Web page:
IT's kind of comedy, but it's not found in the theater. It has nothing to do with parody, nor with lewdness, nor yet with genteel wit. It's the product of a lifestyle that lets you feel enriched - rather than shaken - by surprise.
Comedy as the product of a lifestyle?
I'm moving on thin ice here, considering that each day we're being made more familiar with what's going wrong in the world than with what's going right in it. There are some of us who have stood aghast so long at what has happened around us that we may be afraid to laugh wholeheartedly any more. Or if we're not tempted to view such laughter as distasteful and irresponsible, on the other hand, we may be inclined to regard it somewhat self-consciously as therapy!
But offstage and outside urban propriety, we're looking at something rather different. I have life, not entertainment, in mind. I've discovered that the complexities of the 1990s can be resolved in simple, if extraordinary, ways - once the lovely and the funny are allowed to meet in our living. This is something superseding mere situational humor. When the lovely and the funny come together, the result is a lifting above the cliche of familiarity into what I like to think of as the warmth of the unlikely .
I hasten to illustrate. I have a friend who lives in a United States mail delivery van. It's a model manufactured in the early '70s, equipped with a right-hand drive and lots of space, which this remarkable woman has transformed into a home on wheels. She has painted the vehicle light blue and inscribed the words "God is love" on one side in bold yellow letters.
I should mention that she has one inseparable disciple - a parrot who is now almost her equal in exuberance and communicativeness. The parrot's name is Moji.
Once an actress and university voice teacher, my friend became disenchanted with certain aspects of contemporary drama and stepped out of the academic world. She then began serving her community as nanny, gardener, and consultant to the elderly.
It was in this new lifestyle that experience frequently bred surprise. For the progression from living simply to living beautifully must sooner or later move through a higher dimension of comedy.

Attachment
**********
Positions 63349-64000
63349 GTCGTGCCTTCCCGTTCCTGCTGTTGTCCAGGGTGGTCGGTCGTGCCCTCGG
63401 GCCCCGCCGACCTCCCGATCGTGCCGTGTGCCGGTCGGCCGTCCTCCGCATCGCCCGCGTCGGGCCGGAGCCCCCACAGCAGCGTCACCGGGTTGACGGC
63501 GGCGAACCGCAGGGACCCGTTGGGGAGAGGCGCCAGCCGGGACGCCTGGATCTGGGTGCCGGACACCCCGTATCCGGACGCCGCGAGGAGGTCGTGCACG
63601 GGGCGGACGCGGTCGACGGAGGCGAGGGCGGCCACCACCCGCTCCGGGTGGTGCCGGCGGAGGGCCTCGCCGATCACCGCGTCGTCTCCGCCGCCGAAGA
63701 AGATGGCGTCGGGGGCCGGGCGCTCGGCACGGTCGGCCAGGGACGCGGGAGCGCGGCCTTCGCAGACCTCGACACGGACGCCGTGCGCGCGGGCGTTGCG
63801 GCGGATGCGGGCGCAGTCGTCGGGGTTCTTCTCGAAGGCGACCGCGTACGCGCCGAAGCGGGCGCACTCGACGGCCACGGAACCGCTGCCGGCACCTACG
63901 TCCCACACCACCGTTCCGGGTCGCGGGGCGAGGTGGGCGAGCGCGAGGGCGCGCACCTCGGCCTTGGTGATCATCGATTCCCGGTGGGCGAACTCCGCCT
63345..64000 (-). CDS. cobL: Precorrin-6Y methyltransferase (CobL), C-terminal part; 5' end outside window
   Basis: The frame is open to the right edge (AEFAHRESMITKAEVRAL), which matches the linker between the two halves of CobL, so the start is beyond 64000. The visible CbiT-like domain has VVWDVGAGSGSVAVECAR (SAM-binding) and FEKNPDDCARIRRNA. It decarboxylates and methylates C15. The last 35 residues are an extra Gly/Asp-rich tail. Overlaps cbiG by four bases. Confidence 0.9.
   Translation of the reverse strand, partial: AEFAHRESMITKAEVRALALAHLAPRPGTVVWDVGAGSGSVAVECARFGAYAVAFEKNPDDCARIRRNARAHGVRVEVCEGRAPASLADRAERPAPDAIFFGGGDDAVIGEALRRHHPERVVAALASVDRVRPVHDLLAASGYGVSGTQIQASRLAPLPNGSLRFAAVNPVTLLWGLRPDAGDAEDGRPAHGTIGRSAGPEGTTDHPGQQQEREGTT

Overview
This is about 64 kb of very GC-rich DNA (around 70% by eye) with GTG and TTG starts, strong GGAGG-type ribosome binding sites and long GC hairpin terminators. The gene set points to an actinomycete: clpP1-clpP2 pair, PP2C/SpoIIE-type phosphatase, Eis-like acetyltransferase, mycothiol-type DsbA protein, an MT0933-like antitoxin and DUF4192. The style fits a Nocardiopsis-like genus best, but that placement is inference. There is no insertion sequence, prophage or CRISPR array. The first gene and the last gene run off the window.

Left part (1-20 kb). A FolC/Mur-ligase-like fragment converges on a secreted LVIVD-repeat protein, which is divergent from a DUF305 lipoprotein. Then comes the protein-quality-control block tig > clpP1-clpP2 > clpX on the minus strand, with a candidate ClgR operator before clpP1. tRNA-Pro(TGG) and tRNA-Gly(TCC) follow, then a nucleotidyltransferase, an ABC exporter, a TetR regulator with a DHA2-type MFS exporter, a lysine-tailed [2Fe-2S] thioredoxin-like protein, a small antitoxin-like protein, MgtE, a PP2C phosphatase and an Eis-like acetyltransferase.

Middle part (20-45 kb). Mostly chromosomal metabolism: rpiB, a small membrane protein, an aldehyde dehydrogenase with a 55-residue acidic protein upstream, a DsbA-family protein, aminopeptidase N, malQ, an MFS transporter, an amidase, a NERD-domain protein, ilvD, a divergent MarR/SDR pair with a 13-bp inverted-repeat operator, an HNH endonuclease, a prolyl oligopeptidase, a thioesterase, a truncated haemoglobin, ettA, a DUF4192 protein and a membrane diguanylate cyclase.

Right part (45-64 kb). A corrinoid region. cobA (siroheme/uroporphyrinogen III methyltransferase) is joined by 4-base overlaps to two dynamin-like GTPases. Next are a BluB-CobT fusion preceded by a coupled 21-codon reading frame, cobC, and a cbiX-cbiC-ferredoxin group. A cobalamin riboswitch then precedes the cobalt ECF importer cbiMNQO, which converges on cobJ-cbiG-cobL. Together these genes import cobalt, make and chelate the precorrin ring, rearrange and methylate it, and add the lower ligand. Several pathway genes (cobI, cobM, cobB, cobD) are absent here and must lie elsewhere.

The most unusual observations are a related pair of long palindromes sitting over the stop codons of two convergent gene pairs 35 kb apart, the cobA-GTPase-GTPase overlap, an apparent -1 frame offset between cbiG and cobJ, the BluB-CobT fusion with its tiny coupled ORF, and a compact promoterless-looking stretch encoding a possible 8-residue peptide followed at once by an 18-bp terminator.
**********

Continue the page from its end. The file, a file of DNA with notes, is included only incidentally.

Here's a glimpse of what I mean. One day, on her way to a client, our friend was waiting in her van at a red light when a stranger leapt from the car at her side, having read the large yellow letters on her resplendent vehicle.
"Will you pray for me?" he called up to her urgently. "Yes, I will," she smiled down at him. He leapt back into his car just as the light turned green. The juxtaposing of the bizarre with the beautiful is a recurring feature of this woman's experience.
Most recently, to fulfill her simple financial needs, my friend has been mowing the grass in a cemetery. On one occasion, she informed me, she drove her "lovemobile" to her new job with Moji aboard. The parrot was particularly jubilant en route, as if anticipating something unusual.
On arrival, having parked her van, she took Moji's cage and hung it on the branch of a churchyard yew. Then she located the mower, started it up, and set about her employment. The early afternoon air breathed through the parrot's feathers, and, as the voices of the sparrows and robins reached her, Moji's delight knew no bounds.
In the meantime, the gardener was distancing herself from the cage with each passage of the mower. Back and forth she walked for two hours or more, lost in her endless mowing as she listened tirelessly through her headset to the music of Vivaldi and Haydn.
Then it happened. An elderly woman entered the churchyard with flowers. She knelt by one of the graves, grieving in silence. Suddenly a voice came to her from a few feet away: "Hello-oo!" Startled, the woman looked up. No one was there. She stood up and looked around her. Again, the greeting came to her louder and more insistently: "HELLOO-OO!"
For a brief moment, the poor woman glanced frantically at the graves about her and swung around in a circle once more to see where the voice was coming from. "Hi, guys! Ahem, ahem!" From that yew tree behind her? Then she noticed Moji for the first time: The bird was hanging upside down from the roof of her cage, anxious to make a new friend.
A parrot alone in a cemetery? Incredulous and burning with curiosity, the mourner stepped closer to the tree. Without warning - "HA-HA-HA-HA! HA-HA-HA-HA!" - Moji's laughter pealed out over the tombstones.
A moment later, the woman herself was laughing uncontrollably. From the other end of the cemetery, my inimitable friend heard the uproar and walked back to the yew.
The senior citizen stood there by the cage - her face flushed, her grief forgotten. The two women struck up a conversation immediately, punctuated by laugh after laugh as Moji's unquenchable mirth kept upstaging them.
There they were, the two women and the bird, with deep-throated laughter the only real communication between them. Once more, the lovely and the funny were coming together within that special warmth of the unlikely.
The extraordinary always awaits fresh discovery.